Over the past few weeks I’ve had conversations with a variety of people about the marketing/sales funnel, which I wrote about recently1. Even though many would consider a clear understanding of where your customers are coming from—and how to scale those channels—an essential part of business (which it is), many companies simply haven’t defined their marketing/sales funnel.
A sales funnel, when combined with marketing techniques such as a streamlined marketing CRM, can be an important way of ensuring your brand delivers exactly what it is that your customers are looking for.
For those who have an intimate understanding of their funnel, the temptation is to be critical of businesses who don’t. When you step back, though, the context for most companies without a funnel is understandable and, in some cases, even justifiable.
A few weeks ago I gave a talk explaining some of the lessons I’d learned about marketing as I helped grow The Iron Yard. As I reviewed my presentation with the conference organizer, one slide towards the beginning caught his attention. Here it is:
His advice on that slide was, “you should explain what the marketing funnel is. Not everyone will know what that term means.” His observation was a great reminder that, when you are fully steeped in a discipline, concepts that are second-nature to you probably aren’t to people outside of that discipline.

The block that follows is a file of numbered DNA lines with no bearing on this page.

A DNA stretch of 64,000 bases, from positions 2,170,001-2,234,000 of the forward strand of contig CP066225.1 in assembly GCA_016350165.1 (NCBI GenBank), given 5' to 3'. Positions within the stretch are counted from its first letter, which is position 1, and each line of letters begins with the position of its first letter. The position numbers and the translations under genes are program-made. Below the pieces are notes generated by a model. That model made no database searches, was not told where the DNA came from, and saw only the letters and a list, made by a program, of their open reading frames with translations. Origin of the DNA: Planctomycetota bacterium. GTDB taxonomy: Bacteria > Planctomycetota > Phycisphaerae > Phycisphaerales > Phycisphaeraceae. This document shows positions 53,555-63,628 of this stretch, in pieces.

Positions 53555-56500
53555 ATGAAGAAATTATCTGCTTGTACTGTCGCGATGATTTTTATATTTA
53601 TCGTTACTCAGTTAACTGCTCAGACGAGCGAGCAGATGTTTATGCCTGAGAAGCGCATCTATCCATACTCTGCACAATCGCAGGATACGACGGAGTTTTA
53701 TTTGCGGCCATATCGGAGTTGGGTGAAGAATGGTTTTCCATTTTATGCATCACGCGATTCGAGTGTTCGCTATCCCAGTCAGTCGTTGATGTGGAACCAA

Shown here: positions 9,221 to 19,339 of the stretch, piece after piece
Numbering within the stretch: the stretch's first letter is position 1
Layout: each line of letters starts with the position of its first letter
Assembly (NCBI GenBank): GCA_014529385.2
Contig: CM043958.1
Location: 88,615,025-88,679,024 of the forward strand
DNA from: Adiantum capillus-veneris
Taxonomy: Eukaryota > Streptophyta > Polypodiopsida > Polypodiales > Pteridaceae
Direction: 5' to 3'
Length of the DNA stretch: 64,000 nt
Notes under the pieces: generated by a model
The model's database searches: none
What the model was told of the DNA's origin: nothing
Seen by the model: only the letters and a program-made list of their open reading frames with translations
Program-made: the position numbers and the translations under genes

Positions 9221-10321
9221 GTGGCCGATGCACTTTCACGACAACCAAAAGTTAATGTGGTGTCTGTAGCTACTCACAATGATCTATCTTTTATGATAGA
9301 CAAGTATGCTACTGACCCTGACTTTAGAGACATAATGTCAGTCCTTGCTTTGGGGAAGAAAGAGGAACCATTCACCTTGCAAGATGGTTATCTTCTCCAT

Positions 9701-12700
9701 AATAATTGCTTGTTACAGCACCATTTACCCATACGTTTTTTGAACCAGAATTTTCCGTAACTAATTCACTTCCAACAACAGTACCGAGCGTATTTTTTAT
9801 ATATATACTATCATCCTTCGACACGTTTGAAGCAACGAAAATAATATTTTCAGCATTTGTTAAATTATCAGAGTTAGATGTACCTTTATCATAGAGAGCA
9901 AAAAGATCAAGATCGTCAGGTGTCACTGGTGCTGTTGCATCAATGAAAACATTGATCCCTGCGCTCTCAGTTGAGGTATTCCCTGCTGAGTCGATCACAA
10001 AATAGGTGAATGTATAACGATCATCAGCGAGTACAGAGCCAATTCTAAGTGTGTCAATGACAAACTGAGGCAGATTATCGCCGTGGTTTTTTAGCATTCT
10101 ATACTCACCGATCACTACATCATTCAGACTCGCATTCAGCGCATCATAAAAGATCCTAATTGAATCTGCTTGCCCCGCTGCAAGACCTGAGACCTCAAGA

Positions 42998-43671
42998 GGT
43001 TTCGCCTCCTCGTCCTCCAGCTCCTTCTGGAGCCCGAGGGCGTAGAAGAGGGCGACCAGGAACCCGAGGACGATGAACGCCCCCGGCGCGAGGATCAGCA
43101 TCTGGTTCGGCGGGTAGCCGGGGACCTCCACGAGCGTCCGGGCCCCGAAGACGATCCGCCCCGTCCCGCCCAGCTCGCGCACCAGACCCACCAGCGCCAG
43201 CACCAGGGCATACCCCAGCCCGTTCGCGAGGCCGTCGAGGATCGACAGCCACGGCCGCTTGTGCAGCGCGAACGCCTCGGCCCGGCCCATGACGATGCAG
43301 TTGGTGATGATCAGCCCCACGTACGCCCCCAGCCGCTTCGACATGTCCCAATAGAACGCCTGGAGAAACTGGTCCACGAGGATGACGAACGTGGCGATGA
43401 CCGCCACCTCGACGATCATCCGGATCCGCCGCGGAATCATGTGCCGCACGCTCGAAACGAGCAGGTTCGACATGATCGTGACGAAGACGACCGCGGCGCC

I have a fair amount of experience in the world of agency and client work. One thing that always struck me as interesting about both worlds is the need for a perfect plan.
A majority of the system is built around carefully crafted and detailed plans and, equally as, if not more important, the sale of those plans to the client. To some extent, this is understandable: Why would you give someone money if you didn’t know exactly what they were going to do with it? Continue reading The Best Plan is the One That’s Happening